Hobart [AAP & other sources]
A controversial proposal to use industrial hemp in food is high on the agenda of a meeting between Australian and New Zealand government ministers in Hobart on Friday.
The Food Regulation forum will consider a range of matters, including an argument broadly supported by farmers that hemp oilseed is safe for consumption and has no psychoactive effects.
Industrial hemp refers to varieties of cannabis that contain very low levels of delta-9-tetrahydrocannabinol and at the allowable threshold have no drug-inducing effects.
The meeting, chaired by Australian Health Minister Fiona Nash, will also consider reforms to country-of-origin food labelling, and discuss the five-star health rating system gaining popularity in supermarkets.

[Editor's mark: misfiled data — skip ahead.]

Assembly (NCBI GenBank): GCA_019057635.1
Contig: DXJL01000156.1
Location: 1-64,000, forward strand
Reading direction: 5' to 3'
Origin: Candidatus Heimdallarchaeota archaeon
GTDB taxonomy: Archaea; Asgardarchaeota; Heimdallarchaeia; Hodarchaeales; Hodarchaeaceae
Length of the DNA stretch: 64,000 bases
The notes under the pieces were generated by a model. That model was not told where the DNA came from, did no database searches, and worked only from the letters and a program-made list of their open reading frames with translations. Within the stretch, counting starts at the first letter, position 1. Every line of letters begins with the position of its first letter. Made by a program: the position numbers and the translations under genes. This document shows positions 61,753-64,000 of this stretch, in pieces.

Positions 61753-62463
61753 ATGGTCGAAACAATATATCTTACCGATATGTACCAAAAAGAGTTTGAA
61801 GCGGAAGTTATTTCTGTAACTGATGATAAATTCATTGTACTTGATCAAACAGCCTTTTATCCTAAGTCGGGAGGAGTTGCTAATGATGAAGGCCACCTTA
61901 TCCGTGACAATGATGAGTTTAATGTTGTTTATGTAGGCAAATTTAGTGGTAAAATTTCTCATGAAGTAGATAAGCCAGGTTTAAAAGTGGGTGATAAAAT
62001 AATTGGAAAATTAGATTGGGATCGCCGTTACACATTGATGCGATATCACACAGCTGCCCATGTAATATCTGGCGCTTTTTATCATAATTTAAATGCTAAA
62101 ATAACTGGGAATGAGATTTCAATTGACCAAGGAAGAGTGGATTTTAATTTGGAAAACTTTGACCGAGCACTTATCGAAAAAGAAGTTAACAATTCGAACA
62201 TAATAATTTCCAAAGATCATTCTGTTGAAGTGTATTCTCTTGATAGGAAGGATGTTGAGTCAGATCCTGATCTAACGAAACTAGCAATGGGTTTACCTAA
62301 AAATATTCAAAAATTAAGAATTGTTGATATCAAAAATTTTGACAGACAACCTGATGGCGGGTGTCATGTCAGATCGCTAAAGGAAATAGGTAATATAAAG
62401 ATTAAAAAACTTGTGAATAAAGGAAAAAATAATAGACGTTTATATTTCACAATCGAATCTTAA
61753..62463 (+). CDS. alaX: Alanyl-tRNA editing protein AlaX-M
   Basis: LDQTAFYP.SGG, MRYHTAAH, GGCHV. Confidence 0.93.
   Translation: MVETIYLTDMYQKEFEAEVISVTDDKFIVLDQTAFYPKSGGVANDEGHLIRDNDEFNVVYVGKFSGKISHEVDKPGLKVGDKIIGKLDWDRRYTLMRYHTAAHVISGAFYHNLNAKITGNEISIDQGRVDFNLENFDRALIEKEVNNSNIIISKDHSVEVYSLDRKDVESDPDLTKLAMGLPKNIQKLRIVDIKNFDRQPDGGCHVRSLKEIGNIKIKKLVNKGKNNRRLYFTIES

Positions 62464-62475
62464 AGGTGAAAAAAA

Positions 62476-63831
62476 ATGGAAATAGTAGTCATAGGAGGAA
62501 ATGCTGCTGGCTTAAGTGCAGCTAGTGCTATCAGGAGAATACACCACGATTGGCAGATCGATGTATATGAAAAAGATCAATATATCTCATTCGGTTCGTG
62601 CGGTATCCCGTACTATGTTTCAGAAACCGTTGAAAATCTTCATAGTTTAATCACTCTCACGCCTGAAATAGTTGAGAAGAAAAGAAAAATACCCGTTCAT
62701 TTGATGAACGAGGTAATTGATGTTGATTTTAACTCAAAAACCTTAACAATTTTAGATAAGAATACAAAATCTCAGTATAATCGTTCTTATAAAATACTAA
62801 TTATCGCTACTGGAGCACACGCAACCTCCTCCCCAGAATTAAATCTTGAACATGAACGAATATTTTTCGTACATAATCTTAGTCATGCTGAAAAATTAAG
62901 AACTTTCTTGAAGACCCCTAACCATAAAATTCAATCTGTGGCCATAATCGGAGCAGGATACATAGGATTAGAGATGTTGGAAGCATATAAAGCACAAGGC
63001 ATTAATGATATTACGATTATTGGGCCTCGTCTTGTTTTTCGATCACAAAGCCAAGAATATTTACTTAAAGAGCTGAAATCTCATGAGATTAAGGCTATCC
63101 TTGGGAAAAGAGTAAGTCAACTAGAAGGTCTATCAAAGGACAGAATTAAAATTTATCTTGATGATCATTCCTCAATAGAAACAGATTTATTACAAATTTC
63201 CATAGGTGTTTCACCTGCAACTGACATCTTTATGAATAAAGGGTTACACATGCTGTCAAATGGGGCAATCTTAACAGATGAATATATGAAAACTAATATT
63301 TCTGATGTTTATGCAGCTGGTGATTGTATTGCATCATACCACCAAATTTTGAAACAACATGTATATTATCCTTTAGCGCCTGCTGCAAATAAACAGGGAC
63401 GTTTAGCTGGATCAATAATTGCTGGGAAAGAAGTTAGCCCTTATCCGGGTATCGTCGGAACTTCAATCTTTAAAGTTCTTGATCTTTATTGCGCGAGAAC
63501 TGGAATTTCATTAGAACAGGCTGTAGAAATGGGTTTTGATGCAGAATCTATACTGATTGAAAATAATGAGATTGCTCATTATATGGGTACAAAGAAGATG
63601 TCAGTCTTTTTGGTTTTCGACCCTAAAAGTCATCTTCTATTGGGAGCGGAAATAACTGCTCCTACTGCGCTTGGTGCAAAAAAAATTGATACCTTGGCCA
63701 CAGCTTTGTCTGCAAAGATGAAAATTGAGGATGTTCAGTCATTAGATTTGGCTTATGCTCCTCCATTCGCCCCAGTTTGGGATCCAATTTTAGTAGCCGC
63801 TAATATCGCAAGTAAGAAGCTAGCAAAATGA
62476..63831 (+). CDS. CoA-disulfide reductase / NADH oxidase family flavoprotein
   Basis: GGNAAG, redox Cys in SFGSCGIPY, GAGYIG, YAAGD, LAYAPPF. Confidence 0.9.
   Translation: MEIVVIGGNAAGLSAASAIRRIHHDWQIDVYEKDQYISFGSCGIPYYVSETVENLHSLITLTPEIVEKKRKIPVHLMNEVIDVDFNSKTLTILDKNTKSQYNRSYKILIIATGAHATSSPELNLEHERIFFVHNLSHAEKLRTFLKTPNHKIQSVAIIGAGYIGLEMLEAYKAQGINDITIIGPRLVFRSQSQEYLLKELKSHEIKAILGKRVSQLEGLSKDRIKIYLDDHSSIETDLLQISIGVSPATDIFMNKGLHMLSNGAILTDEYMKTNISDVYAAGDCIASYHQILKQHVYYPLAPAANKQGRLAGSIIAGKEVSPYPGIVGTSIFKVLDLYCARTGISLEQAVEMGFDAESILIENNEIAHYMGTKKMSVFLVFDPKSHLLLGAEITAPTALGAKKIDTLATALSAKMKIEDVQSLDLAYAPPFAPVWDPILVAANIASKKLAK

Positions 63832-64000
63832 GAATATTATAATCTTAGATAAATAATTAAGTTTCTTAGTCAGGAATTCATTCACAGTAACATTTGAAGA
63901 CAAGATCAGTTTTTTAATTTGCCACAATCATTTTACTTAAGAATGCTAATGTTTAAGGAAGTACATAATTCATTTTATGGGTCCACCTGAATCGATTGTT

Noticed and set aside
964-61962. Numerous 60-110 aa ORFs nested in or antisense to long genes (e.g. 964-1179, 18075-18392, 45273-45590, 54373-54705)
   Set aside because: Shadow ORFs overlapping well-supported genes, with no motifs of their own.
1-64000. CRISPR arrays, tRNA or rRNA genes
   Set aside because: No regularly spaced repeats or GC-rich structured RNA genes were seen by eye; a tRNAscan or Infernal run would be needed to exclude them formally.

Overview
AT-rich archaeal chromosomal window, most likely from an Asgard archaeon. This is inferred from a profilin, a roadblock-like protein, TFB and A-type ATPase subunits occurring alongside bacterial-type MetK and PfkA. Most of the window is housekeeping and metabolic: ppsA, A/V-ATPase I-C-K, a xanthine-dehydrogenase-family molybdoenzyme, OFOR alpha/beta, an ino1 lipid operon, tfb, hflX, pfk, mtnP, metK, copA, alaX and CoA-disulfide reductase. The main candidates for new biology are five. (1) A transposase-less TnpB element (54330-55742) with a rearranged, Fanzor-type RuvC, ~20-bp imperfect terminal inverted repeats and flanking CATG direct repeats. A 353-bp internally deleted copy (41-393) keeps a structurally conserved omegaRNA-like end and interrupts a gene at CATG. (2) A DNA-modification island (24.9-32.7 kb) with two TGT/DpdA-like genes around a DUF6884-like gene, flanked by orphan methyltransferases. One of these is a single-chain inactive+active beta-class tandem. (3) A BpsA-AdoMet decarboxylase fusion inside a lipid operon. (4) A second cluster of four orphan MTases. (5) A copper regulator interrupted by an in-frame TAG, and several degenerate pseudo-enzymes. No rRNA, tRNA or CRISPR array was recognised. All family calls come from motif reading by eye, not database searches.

According to Hemp Foods Australia, based in Bangalow and exporting overseas, previous attempts to have hemp available for human consumption in Australia have failed, including an application in 2002 that Hemp Foods Australia wwas part of.
According to the company, ‘In 2012, FSANZ ((Food Standards Australia and New Zealand) recommended that hemp be approved as a food source.
‘The FSANZ report stated that it was satisfied that low THC Hemp foods are safe for consumption when they contain no more than specified maximum levels of THC.
‘Foods derived from hemp seeds may provide a useful dietary source of many nutrients and polyunsaturated fatty acids, particularly omega-3 fatty acids.